Distribution: N - VG, Frl, Ven (Thor & Nascimbene 2007), Lig. C - Tosc (Tretiach & al. 2008), Marc (Nimis & Tretiach 1999), Abr (Nimis & Tretiach 1999, Gheza & al. 2021). S - Camp (Ricciardi & al. 2000), Pugl (Nimis & Tretiach 1999), Bas (Potenza & al. 2014), Cal (Puntillo 1996).
Description: Thallus crustose, finely granular, entirely made of 20-40 µm wide, green goniocysts that may or may not form coralline structures. Apothecia biatorine, 0.3-0.7(-1.3) mm across, whith a white-grey to grey-brown disc, often with a slight violet hue, and a paler, raised, sometimes white-pruinose proper margin. Proper exciple without crystals, the rim colourless to pale brown, the hyphae towards the outer part with ellipsoidal lumina, 3-7 x 1.5-5 μm; hymenium colourless or pale brown in upper part; paraphyses 1-1.6 µm thick at mid-level, the apical cells clavate to slightly thickened, up to 4 µm wide; hypothecium and adjacent excipulum dark brown to red-brown K+ dark brown (Arnoldiana-brown pigment). Asci 8-spored, cylindrical-clavate, approaching the Bacidia-type, but the ocular chamber wider, and the axial body never penetrating through the entire d-layer, surrounded by a narrow, darker amyloid layer. Ascospores 1-3(-7)-septate, hyaline, acicular, straight to curved, (19-)24-48 x 0.9-2 µm. Pycnidia white, abundant or rare, 0.1-0.2 mm diam. Conidia filiform, arched or curved, sometimes almost straight, without any hook at apex, 0-3(-5)-septate, 25-40 x 1-1.5 μm.. Photobiont chlorococcoid. Spot tests: Thallus K-, C-, KC-, P-, UV-. Chemistry: thallus without lichen substances; Arnoldiana-brown pigment in apothecia.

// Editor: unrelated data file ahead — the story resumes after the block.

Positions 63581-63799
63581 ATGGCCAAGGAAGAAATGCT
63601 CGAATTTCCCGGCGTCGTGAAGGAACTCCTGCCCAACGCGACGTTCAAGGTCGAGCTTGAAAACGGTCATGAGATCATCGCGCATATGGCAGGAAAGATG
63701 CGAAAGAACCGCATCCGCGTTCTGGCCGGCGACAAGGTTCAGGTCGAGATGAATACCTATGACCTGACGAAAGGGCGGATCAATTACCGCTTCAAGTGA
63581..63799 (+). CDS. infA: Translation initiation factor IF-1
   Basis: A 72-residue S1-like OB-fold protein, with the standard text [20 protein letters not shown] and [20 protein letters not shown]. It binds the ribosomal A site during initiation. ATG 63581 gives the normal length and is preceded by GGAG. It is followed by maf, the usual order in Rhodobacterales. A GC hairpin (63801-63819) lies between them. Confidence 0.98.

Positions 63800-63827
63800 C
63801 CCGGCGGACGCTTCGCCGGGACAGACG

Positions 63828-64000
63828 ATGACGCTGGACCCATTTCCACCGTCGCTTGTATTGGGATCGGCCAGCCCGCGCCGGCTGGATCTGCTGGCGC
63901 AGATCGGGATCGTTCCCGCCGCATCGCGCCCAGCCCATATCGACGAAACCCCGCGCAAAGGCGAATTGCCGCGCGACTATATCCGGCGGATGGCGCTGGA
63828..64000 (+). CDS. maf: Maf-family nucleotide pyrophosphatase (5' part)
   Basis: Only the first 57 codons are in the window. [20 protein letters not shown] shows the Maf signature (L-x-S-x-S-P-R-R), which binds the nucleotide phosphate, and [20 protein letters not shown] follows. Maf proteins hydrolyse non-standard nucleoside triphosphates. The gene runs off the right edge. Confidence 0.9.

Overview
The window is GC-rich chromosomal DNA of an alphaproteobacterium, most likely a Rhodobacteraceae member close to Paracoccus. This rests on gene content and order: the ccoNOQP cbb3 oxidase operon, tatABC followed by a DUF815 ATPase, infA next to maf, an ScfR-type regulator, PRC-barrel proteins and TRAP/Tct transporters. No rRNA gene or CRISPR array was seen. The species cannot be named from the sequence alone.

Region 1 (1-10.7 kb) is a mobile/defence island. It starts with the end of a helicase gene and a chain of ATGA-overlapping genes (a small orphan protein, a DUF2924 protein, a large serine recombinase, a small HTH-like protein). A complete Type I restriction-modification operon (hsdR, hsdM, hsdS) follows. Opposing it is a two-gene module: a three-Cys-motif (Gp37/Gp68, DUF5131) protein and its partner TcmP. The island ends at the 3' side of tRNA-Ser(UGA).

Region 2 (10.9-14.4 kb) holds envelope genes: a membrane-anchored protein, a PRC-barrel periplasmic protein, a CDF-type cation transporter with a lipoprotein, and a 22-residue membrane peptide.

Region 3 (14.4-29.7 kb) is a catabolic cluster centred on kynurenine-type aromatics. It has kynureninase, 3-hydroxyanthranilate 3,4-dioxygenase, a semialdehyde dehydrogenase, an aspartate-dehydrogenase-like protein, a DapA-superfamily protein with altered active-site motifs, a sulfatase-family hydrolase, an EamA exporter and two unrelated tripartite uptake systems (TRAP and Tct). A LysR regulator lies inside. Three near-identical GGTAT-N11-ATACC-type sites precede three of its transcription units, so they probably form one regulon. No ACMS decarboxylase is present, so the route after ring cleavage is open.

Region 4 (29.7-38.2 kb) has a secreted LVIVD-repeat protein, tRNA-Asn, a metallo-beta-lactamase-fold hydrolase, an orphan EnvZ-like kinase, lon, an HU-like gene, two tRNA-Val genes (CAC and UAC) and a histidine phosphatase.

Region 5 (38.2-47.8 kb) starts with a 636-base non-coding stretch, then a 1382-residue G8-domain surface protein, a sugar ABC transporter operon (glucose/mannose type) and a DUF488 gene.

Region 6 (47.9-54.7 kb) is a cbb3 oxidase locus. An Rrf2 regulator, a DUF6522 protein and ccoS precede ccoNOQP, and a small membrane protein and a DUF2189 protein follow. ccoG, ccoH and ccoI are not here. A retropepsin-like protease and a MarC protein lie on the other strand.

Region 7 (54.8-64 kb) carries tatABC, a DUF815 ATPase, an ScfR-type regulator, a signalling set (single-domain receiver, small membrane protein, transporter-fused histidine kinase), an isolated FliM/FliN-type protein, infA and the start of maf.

Note: a mild-temperate lichen found on more or less calciferous rocks in sheltered situations, especially in open woodlands; often sterile, and much overlooked. Some epiphytic records could refer to B. sulphurella.
Growth form: Crustose
Photobiont: green algae other than Trentepohlia
Reproductive strategy: mainly asexual, by soredia, or soredia-like structures (e.g. blastidia)
Most common in areas with a humid-warm climate (e.g. most of Tyrrenian Italy)